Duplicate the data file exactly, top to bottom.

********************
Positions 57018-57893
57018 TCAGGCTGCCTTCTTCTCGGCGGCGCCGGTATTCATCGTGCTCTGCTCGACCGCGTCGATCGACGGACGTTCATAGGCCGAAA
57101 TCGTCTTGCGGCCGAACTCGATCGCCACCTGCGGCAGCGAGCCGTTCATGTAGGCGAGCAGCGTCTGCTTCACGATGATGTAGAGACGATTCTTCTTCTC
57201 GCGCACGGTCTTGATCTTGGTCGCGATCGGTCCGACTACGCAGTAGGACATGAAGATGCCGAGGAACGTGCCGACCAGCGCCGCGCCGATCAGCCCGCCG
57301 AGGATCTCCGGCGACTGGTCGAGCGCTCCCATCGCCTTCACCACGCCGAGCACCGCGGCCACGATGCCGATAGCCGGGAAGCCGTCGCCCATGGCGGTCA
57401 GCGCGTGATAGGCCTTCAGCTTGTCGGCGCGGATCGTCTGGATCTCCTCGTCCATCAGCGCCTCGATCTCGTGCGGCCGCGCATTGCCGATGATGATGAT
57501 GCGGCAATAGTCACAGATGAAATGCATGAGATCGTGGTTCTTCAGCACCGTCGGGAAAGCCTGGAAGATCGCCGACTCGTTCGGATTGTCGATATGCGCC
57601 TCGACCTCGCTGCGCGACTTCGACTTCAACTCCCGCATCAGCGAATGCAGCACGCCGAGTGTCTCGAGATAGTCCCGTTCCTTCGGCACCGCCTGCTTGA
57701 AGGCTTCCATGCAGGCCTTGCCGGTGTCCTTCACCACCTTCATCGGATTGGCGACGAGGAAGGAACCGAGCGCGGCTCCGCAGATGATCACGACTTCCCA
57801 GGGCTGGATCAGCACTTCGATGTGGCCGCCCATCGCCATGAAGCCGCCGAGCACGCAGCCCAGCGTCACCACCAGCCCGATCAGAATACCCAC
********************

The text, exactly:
Positions 57018-57893
57018 TCAGGCTGCCTTCTTCTCGGCGGCGCCGGTATTCATCGTGCTCTGCTCGACCGCGTCGATCGACGGACGTTCATAGGCCGAAA
57101 TCGTCTTGCGGCCGAACTCGATCGCCACCTGCGGCAGCGAGCCGTTCATGTAGGCGAGCAGCGTCTGCTTCACGATGATGTAGAGACGATTCTTCTTCTC
57201 GCGCACGGTCTTGATCTTGGTCGCGATCGGTCCGACTACGCAGTAGGACATGAAGATGCCGAGGAACGTGCCGACCAGCGCCGCGCCGATCAGCCCGCCG
57301 AGGATCTCCGGCGACTGGTCGAGCGCTCCCATCGCCTTCACCACGCCGAGCACCGCGGCCACGATGCCGATAGCCGGGAAGCCGTCGCCCATGGCGGTCA
57401 GCGCGTGATAGGCCTTCAGCTTGTCGGCGCGGATCGTCTGGATCTCCTCGTCCATCAGCGCCTCGATCTCGTGCGGCCGCGCATTGCCGATGATGATGAT
57501 GCGGCAATAGTCACAGATGAAATGCATGAGATCGTGGTTCTTCAGCACCGTCGGGAAAGCCTGGAAGATCGCCGACTCGTTCGGATTGTCGATATGCGCC
57601 TCGACCTCGCTGCGCGACTTCGACTTCAACTCCCGCATCAGCGAATGCAGCACGCCGAGTGTCTCGAGATAGTCCCGTTCCTTCGGCACCGCCTGCTTGA
57701 AGGCTTCCATGCAGGCCTTGCCGGTGTCCTTCACCACCTTCATCGGATTGGCGACGAGGAAGGAACCGAGCGCGGCTCCGCAGATGATCACGACTTCCCA
57801 GGGCTGGATCAGCACTTCGATGTGGCCGCCCATCGCCATGAAGCCGCCGAGCACGCAGCCCAGCGTCACCACCAGCCCGATCAGAATACCCAC